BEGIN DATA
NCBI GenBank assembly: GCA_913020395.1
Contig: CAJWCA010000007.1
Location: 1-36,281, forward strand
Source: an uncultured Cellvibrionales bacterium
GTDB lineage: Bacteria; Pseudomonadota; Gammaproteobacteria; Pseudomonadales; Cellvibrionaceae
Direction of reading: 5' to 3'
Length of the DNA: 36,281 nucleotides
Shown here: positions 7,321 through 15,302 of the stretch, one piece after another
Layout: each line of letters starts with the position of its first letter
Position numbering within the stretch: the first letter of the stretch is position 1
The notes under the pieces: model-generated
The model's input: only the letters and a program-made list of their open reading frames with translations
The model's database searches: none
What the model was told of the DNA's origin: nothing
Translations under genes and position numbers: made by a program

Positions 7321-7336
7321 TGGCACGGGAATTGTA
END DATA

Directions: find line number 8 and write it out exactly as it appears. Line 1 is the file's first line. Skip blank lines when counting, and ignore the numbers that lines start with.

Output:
Shown here: positions 7,321 through 15,302 of the stretch, one piece after another